Commenting on the Critics with Simon Columb…
Nellie Andreeva writes about the possibility of a Breaking Bad spin-off Better Call Saul:
Read the full article here.
Only recently I completed the full series of Breaking Bad and, despite the high-quality of the series in comparison to many programmes, I think this latest piece of news shows that Breaking Bad is simply not of the same level as series such as The Wire, The Sopranos and Mad Men.
Bob Odenkirk’s Saul Goodman, as Andreeva states, is the “comic relief” of the series and this is merely another example of the conventional TV series elements that ensure Breaking Bad, though ‘good’, will never become ‘great’. Entire series end on cliff-hangers and it is established early on that certain characters are invincible – destroying any tension that you may have initially had.
So many people praised the series. After a lacklustre first season, I ploughed on as apparently “Season 2 and Season 3 are the best” (Season 5 is my favourite). It did improve but – especially Season 2 – seemed to toy with me in the same manner as Lost -raising questions without answering them in a satisfying manner. Ironically, I think The Sopranos seemed to begin as a good series with standard TV tropes, but it broke free of these constraints as it moved on – characters were never completely safe and (spoilers for The Sopranos) the majority of Season 6 placed the lead role of Tony Soprano in a hospital bed. I doubt Breaking Bad would be so brave.
I struggle to appreciate programmes (or films) that are clearly appealing to the lowest common denominator – and choosing tactics that are purely about holding my attention for the duration of the show. The pace of The Wire made no concessions – if you bailed in the first three episodes then more fool you. Those who finished the first season generally stuck it out through all five – and shifting the location and many of the characters from season to season forced you to work a little to appreciate the profound sociological and political points it was making.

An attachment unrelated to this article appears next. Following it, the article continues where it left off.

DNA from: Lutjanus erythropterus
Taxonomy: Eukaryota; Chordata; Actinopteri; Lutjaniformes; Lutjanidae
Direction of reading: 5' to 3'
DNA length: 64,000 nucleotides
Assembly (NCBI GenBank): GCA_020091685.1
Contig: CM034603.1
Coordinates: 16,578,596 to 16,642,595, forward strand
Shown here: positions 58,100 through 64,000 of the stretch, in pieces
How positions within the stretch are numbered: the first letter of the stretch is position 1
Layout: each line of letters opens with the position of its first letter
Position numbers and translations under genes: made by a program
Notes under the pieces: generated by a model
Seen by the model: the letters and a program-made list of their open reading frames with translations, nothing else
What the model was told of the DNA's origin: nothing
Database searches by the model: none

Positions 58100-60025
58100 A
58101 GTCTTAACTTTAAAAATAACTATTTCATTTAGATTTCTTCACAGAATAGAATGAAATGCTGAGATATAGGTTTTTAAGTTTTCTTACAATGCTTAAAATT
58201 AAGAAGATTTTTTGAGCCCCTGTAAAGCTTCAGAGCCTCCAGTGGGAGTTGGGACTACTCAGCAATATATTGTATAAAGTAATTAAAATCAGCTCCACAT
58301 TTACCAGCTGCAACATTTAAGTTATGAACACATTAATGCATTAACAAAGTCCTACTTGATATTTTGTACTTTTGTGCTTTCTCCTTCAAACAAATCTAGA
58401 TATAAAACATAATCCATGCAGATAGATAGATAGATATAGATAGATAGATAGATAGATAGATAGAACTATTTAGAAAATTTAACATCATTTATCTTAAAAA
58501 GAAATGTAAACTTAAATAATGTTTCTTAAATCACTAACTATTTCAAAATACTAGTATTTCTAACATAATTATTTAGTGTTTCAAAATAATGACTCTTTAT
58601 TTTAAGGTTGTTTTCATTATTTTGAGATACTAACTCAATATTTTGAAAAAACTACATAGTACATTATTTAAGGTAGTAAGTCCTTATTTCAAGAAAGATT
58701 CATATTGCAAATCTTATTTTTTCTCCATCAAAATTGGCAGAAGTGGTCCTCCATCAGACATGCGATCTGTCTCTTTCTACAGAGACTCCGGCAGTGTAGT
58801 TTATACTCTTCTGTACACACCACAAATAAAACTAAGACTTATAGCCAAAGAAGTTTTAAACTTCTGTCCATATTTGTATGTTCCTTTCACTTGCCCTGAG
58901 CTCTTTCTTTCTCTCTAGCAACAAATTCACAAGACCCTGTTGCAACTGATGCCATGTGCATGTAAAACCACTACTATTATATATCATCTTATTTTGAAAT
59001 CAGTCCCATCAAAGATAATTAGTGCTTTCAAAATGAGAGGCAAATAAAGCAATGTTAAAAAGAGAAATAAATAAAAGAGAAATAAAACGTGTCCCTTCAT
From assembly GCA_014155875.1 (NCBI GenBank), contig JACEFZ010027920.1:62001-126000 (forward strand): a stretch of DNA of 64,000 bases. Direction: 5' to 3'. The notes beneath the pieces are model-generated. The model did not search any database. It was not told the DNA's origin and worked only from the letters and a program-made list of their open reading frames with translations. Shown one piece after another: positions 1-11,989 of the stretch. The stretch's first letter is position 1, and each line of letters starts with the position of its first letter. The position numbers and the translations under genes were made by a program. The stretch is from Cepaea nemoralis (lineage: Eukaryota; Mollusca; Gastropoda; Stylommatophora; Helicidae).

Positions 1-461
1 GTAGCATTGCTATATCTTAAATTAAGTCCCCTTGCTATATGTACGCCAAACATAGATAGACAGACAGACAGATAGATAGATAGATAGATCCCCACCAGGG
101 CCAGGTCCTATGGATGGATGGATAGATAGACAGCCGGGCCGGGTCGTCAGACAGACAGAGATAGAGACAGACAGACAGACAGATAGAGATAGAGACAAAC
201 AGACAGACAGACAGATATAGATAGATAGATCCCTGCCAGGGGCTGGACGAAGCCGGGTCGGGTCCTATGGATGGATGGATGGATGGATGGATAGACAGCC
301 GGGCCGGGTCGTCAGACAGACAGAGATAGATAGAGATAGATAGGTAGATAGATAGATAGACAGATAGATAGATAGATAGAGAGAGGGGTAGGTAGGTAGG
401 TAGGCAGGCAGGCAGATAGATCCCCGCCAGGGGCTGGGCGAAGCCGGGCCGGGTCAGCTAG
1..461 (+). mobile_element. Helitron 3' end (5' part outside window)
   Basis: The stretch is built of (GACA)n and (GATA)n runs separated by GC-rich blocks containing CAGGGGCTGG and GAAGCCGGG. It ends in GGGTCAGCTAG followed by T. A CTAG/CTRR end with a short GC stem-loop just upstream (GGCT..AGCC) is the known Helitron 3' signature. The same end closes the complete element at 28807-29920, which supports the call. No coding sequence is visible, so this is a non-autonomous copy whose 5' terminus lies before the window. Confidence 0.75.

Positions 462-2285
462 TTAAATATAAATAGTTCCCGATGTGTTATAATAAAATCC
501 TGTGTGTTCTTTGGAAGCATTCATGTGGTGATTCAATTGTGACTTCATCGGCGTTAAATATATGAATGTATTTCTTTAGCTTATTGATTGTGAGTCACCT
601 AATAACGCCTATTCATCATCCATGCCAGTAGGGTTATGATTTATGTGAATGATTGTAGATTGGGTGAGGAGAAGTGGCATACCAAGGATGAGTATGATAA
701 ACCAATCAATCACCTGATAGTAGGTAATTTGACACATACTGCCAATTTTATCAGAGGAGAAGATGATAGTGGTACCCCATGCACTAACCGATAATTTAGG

The usual ‘family’ dynamic; a tense plot-device that is not resolved for an exceptional amount of time; cliff-hanger endings; the cliché 2D characters that clearly have only one purpose; untouchable lead characters – and serious consideration for a spin-off. This is akin to crowd-pleasing series such as 24 – and, as much as I liked the adventures of Jack Bauer, it was a guilty pleasure. All these things Breaking Bad has had, and – because it didn’t attempt to break free from the standard TV format (though, in the final eight episodes it probably will and, let’s face it, it’s because it has nothing to lose) – it can’t really be considered amongst the best TV series. Green-lighting a spin-off simply proves this, as such an attempt shows that Gilligan is about longevity and giving the growing audience exactly what it wants, rather than retaining artistic credibility and ensuring the quality does not concede to public demand.